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For centuries, prior to the fitful age of Peter the Great and the "Petrine" reforms he initiated early in the 18th century, Russia had been a closed society by and large. An "iron curtain" separated our country from Western Europe and the East. The pat formula- "Moscow, the third Rome" - isolated Rus, Old Russia, still more from the rest of the world. Just two windows were left open-on the Byzantine (Eastern Roman) Empire before its capture by the Turks in 1453, and on the Balkans populated by the Slavs. Russian culture kept to itself and adhered to tradition, to "good old times". One did not tolerate infidels, those of the unorthodox faith: Moslems, Jews and pagans, of course. The very name-"pagan"-carried a connotation of foul, vile, profane. In a nutshell, there was a lot of bias and prejudice. But there came a waft of fresh wind in the latter half of the 17th century.
Articles in this rubric reflect the opinion of the author. - Ed.
by Ludmila CHERNAYA, Dr. Sc. (Hist.), V.I. Surikov Art Academy, Moscow
First very cautiously (with certain reservations and hand-washing after touching the "evil ones") the Russians came in contact with alien physicians, watchmakers, engineers and army officers. Czar Alexei Mikhailovich (ruled in 1645 to 1676) opened his court to foreigners, while his son, Peter I, otherwise known as Peter the Great (ruled in 1689 to 1725), had foreign ways spread to all of Russian culture, thus touching off the process of intemalization of European civilization on Russian soil. Here we do not deal with the phenomenon of "Western influence" but rather with the desire of the Russians to partake from the wellspring of foreign culture.
As 19th-century scholars thought it (and many of our contemporaries still do), the "Western influence" did not invade Russian turf all of a sudden but spread gradually, without any forcing on the part of European powers. The Russians could afford to pick and choose-they adopted only what did not rub them the wrong way, what did not run counter to their spirit, their mentality and outlooks, the "decent order" of Old Russian culture. And even though the Russians had got in touch with West European aliens well before the Petrine age, say, in the 16th century (under Ivan the Terrible), they remained closed to foreign influences and confined themselves to timid superficial borrowings in keeping with the Russian canon and tradition. Our forefathers were prone to show their conservative side.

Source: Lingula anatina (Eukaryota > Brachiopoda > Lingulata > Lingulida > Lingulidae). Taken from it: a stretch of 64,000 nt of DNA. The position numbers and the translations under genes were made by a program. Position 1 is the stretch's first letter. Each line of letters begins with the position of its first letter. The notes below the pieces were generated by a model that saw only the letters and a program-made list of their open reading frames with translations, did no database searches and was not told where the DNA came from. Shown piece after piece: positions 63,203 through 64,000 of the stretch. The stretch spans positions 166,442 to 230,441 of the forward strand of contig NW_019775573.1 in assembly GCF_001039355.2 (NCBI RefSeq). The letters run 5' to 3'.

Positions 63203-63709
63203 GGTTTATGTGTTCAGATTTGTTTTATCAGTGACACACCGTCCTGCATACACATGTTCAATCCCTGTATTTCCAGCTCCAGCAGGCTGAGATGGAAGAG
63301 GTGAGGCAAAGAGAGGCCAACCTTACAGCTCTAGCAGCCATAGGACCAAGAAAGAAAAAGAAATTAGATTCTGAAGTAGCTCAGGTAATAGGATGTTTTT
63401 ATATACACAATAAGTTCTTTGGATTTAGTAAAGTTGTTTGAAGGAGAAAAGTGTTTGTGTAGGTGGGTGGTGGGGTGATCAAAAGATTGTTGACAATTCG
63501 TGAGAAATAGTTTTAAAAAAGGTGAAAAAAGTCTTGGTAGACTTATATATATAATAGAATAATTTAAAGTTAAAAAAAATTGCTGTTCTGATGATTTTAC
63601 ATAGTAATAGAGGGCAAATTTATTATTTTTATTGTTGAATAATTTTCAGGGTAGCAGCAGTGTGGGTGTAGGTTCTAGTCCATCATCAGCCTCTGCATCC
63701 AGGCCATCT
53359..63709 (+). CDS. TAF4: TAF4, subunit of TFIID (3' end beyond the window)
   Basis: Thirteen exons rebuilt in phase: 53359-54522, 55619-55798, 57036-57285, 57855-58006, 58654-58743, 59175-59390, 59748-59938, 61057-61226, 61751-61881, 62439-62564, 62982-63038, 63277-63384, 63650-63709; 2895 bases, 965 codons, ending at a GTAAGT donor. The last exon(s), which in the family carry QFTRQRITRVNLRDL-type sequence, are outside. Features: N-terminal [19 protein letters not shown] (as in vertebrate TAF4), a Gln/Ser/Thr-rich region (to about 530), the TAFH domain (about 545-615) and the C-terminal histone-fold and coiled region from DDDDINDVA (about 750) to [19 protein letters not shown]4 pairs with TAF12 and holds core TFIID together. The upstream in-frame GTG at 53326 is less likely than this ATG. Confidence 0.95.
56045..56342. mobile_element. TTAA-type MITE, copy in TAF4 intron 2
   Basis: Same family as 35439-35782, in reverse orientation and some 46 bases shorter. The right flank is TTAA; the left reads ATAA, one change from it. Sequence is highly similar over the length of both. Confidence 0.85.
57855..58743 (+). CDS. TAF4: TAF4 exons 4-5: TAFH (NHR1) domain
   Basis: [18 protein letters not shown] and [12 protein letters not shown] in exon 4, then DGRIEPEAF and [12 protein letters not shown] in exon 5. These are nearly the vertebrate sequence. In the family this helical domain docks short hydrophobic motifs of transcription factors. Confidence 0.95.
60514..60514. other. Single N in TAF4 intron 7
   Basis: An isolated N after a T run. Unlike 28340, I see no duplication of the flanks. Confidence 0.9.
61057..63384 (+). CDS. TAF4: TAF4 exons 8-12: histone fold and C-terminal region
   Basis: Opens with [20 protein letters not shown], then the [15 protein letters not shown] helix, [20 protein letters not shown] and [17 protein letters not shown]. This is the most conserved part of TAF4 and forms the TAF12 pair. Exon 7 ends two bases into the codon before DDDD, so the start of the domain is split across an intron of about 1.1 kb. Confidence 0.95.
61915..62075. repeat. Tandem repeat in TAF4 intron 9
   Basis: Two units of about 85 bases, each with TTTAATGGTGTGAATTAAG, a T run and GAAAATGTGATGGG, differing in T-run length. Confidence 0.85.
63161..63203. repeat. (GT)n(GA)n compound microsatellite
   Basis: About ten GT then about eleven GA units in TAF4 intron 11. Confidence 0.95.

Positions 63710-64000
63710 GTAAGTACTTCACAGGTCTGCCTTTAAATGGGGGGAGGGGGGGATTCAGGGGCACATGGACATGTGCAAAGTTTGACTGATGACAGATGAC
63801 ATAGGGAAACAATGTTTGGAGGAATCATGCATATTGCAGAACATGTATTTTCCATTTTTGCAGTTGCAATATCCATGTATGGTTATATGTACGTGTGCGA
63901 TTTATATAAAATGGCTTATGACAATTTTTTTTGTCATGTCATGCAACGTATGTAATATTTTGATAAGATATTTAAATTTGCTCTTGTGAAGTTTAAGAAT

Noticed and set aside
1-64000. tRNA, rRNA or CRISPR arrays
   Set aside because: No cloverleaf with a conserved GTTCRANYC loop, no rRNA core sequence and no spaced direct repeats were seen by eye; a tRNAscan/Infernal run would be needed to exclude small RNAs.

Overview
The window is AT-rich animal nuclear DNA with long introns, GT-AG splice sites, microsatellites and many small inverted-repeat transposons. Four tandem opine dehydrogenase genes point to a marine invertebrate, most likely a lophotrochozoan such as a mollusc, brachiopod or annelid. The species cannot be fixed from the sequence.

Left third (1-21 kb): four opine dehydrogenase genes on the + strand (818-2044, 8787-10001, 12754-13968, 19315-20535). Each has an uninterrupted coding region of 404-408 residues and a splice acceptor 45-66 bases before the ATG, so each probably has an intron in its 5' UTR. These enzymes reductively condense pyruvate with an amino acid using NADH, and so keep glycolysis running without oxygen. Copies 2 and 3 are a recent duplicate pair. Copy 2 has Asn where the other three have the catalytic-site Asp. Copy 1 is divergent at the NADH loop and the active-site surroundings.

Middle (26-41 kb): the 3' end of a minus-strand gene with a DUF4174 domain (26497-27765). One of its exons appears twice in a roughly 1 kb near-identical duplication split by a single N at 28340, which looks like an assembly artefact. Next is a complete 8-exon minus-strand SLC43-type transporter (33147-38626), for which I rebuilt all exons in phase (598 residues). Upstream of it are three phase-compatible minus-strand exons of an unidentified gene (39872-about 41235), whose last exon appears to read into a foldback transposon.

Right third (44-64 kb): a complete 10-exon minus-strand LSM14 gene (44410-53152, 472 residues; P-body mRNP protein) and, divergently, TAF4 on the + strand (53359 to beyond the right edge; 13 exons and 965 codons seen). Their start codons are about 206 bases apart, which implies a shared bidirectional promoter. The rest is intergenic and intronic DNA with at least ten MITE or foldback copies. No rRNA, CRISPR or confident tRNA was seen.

Change came when the Russians started looking beyond the confines of convention and had their eyes open to novelty as something natural, in the scheme of things. This sense of inquisitiveness excited interest in West European lands and far beyond Europe, say, in the "lands of America" and elsewhere. In this sense the "Western influence" is but a misnomer; rather, we are dealing with the openness of Russian culture in that carry-over period from the Middle Ages to new, modem times.
Pictorial images had a role to play too. Pictures of the world's nicest cities, their streets and buildings stirred up great interest. The personal impressions of Czar Peter I of such West-European cities as Amsterdam, London and Vienna whetted this interest and ultimately prodded him to found a new capital, the city of St. Petersburg whose formal, European look came to epitomize the openness of reformed Russia.
The northern capital had an outlet to the sea, that is it was open to the world. As a port it handled a significant part of foreign trade traffic. It was the seat of foreign embassies, and the hub of diplomatic contacts. A ukase of 1702 proclaimed freedom of faith and religion, and it was strictly observed in St. Petersburg. Thus aliens enlisted in the Russian service had no worries in this respect. A Lutheran kirk was put up simultaneously with St. Petersburg's first Russian Orthodox cathedral, the St. Trinity Church. St. Petersburg was visualized as a world's cultural center-Peter the Great wanted it to become "the greatest and most renowned town all over the world".